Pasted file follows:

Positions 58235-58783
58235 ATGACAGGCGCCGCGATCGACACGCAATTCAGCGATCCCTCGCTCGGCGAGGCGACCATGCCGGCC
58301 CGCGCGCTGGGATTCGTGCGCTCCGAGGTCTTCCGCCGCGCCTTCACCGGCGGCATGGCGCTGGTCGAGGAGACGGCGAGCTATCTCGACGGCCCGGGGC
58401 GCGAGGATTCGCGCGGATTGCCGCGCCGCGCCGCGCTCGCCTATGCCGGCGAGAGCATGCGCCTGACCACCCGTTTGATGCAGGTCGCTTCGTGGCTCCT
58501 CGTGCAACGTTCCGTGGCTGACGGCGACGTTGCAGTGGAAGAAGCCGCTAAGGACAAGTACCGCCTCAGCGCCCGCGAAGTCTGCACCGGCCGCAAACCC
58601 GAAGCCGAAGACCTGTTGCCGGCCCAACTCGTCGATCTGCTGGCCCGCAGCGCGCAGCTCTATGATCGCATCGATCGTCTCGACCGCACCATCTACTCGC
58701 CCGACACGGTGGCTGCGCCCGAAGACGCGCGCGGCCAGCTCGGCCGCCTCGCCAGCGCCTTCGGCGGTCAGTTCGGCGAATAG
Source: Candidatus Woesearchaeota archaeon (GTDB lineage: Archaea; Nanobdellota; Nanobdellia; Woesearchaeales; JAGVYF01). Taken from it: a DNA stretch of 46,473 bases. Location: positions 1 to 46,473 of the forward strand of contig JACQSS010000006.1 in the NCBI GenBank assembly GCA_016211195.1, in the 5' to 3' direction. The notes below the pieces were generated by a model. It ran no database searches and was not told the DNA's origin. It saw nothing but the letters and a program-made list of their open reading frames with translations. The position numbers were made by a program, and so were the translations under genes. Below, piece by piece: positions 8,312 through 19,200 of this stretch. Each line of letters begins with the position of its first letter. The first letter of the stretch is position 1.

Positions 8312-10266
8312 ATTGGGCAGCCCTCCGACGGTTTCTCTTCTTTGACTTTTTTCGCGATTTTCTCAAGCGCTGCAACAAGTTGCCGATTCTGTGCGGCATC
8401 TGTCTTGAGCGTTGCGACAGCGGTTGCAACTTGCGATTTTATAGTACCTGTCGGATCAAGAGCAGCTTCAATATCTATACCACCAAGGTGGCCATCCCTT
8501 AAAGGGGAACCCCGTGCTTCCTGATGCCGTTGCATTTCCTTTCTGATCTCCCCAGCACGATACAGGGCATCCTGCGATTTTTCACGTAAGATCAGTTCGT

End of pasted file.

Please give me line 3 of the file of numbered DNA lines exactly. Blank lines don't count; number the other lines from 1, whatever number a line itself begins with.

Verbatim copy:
58301 CGCGCGCTGGGATTCGTGCGCTCCGAGGTCTTCCGCCGCGCCTTCACCGGCGGCATGGCGCTGGTCGAGGAGACGGCGAGCTATCTCGACGGCCCGGGGC